Your gut microbiome is located in your large and small intestines and contains all of the good microbes that your body needs, including certain bacteria, viruses, fungi and yeasts.
These all come from the various foods and drinks we consume on a daily basis, with any that survive the stomach acid moving into the intestinal tract and your gut’s microbiome.
Ideally, the healthier the gut microbiome is, the better you’ll feel. But factors like your diet, any medications you take and illnesses you pick up can all impact it in a negative way.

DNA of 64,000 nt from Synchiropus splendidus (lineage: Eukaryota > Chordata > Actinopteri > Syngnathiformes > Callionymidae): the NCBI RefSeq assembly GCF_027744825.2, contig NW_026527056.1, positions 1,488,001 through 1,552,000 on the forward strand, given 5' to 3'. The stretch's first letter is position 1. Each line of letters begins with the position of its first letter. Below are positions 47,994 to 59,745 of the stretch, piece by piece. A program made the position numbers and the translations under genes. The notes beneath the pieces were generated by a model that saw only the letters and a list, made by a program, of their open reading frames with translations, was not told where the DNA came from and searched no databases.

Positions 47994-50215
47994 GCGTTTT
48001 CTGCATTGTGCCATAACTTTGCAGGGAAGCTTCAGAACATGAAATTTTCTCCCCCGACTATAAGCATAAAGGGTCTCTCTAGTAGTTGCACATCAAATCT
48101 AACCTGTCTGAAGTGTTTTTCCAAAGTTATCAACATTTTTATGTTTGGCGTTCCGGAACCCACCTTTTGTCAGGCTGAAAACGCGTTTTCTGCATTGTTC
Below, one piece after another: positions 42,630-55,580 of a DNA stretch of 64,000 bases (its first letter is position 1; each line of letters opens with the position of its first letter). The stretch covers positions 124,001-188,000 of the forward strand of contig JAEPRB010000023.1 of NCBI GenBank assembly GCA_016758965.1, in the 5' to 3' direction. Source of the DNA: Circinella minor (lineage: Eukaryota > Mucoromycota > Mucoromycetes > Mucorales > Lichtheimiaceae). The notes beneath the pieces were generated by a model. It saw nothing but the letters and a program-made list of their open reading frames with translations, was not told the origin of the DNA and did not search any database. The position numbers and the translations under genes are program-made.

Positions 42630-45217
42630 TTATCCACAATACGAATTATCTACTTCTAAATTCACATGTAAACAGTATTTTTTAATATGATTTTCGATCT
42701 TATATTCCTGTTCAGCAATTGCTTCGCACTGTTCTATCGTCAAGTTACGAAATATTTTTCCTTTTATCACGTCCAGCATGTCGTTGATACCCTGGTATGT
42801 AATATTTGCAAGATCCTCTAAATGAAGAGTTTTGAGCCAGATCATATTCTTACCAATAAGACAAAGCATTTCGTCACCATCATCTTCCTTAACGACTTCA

What does the gut microbiome do?
The gut microbiome offers many important functions within the human body. These often include:
- Supporting your digestion and helping you absorb nutrients
- Aiding the immune system and controlling how your body responds to an infection
- Producing essential vitamins and metabolites (a substance that is made or used when your body breaks down food or tissues to help create energy)
- Helping to maintain your gut barrier’s integrity